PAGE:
Idaho educators in science, technology, engineering and math are creating personal protective equipment amid the growing coronavirus pandemic.
“We’ve made hundreds of masks and thousands of filters in recent weeks,” said Timberline High School teacher Greg Hoetker, who’s helped raise nearly $5,000 through a GoFundMe account devoted to the cause.
Hoetker, fellow Boise teacher Tyler Bevis and other local educators make the reusable and rewash-able “Guerrilla Masks” with tight, cotton-polyester woven fabric. So far, dozens have gone to local hospitals, where medical personnel use them in place of N95 masks better equipped for an expected surges of COVID-19 cases, Hoetker said.
Local seamstresses who have lost their jobs amid the pandemic help weave the masks, which Hoetker and Bevin are pitching to “fragile populations,” including those in area nursing homes.
Another part of the push for PPE comes from the Idaho STEM Action Center’s Makers for Equity initiative. Fueled by the #IdahoMakersUnite social media campaign, the effort connects so-called “makers” with health care professionals, essential workers and others in need of protective gear.
The STEM Action Center says hospitals are requesting the PPE, but the largest demand comes from law enforcement, first responders, and employees in doctor’s offices, nursing homes and retirement homes.
Some 200 makers are 3D printing gear, but the STEM Action Center says it needs more volunteers who can sew.
As part of the effort, three teachers from the Burley Junior High 3D print club have made more than 300 3D printed masks for Idahoans on the frontlines of fighting the COVID-19 pandemic.
Math teacher Shelly Rasmussen and science teacher Renee Waterson have 3-D printers spread over their dining room tables, sewing rooms and mudrooms set up to print the “Montana Mask,” a 3D printed mask design the center recommends.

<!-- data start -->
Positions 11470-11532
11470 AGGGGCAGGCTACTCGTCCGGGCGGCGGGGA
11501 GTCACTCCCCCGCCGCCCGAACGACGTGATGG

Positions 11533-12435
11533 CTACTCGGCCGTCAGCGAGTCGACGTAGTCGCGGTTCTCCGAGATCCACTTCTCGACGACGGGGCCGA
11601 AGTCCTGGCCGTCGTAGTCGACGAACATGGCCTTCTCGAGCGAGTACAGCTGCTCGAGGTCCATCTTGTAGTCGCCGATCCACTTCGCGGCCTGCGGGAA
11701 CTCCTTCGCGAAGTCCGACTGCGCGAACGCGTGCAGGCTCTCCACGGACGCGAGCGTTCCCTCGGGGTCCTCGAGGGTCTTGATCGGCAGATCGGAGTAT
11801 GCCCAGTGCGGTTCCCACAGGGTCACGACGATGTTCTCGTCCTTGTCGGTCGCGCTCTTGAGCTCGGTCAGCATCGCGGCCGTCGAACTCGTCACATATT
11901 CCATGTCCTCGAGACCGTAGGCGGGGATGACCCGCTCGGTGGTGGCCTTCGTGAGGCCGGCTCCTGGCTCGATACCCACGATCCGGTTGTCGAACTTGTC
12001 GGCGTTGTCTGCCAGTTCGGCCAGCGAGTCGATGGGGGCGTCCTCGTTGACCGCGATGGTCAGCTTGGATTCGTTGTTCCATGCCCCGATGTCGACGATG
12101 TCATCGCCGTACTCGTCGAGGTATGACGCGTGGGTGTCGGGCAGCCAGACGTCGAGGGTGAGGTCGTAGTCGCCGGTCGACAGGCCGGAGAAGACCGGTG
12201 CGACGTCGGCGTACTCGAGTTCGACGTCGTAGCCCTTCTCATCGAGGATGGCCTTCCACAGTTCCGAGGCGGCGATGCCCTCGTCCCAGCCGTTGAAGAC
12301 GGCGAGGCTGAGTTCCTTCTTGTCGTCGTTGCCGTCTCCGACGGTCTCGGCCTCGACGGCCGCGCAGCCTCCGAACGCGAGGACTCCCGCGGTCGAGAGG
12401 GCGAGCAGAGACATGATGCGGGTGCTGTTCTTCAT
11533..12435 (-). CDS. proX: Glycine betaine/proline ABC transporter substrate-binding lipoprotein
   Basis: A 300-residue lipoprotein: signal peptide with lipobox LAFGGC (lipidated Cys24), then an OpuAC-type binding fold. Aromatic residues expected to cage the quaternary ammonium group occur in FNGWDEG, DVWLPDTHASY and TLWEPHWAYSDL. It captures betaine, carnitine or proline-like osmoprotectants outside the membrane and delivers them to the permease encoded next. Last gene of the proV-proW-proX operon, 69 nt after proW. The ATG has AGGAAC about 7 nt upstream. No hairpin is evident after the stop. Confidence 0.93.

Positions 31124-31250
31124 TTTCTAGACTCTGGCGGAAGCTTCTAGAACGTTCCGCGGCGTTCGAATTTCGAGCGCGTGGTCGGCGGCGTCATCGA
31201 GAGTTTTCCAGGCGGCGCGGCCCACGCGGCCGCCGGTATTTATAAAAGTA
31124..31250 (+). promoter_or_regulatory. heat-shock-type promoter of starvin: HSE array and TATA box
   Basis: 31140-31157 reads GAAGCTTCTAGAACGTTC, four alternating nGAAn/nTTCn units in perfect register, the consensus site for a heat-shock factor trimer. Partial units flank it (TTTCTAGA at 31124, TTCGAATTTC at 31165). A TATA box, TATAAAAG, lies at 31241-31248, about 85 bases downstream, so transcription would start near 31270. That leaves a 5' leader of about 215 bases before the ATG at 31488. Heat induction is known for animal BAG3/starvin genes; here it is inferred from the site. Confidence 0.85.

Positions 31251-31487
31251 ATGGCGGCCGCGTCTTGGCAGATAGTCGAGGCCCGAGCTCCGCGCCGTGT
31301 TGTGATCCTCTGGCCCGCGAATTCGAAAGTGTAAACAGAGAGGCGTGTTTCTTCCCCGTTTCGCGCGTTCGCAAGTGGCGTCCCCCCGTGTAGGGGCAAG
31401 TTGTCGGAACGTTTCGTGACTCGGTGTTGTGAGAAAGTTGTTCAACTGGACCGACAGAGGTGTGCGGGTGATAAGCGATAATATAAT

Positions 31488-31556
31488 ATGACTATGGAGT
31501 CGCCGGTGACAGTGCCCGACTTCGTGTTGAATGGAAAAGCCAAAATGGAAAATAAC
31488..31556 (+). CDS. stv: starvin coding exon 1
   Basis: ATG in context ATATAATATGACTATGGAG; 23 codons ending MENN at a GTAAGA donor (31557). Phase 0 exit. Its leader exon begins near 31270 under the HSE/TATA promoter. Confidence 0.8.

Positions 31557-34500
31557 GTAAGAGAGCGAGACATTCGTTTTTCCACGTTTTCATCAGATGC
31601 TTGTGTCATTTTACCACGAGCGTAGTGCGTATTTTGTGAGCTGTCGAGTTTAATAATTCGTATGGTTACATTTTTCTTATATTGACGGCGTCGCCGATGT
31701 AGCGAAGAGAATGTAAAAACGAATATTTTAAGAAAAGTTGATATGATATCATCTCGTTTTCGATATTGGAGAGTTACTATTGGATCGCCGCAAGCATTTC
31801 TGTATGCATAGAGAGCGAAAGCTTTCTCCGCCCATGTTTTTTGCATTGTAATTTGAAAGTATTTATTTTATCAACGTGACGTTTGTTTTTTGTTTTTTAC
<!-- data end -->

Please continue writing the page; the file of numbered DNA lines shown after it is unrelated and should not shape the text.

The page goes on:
The designers of the Montana Mask are clear that their design has not been fully tested or approved by state and federal governments, and that they are “not intended to replace standard protective equipment … when that equipment is available.”
Still, CDC guidelines have made it clear that on the front-lines, some protection is better than none. In the event that no more masks are available, the agency that recommends professionals resort to face coverings as simple as a bandana or a scarf.
Kaywin Cottle, a Burley computer-science teacher helping with the masks, said she’s seeing the demand: The group is finishing an order for 100 masks from an Idaho correctional facility.
“It’s exciting to be a part of it, and hopefully we’re actually making a difference,” Cottle said.
Boise State University, the Gizmo CdA Makerspace in Coeur d’Alene and Salmon Public Library are also part of #IdahoMakersUnite, according to the news release.
Bingham Academy technology and engineering teacher George Lake has also joined the push.
The Blackfoot-based charter school’s two 3D printers have pumped out 20 face shields and 15 masks made of plastic in recent days.
Lake ships these parts to Boise State University’s MakerLab, where they’re assembled into protective gear for area healthcare professionals.
Lake said his masks are being tested for use at Pocatello’s Portneuf Medical Center, with others going to Blackfoot’s Bingham Memorial Hospital.
Idaho Education News reporter Sami Edge contributed to this report.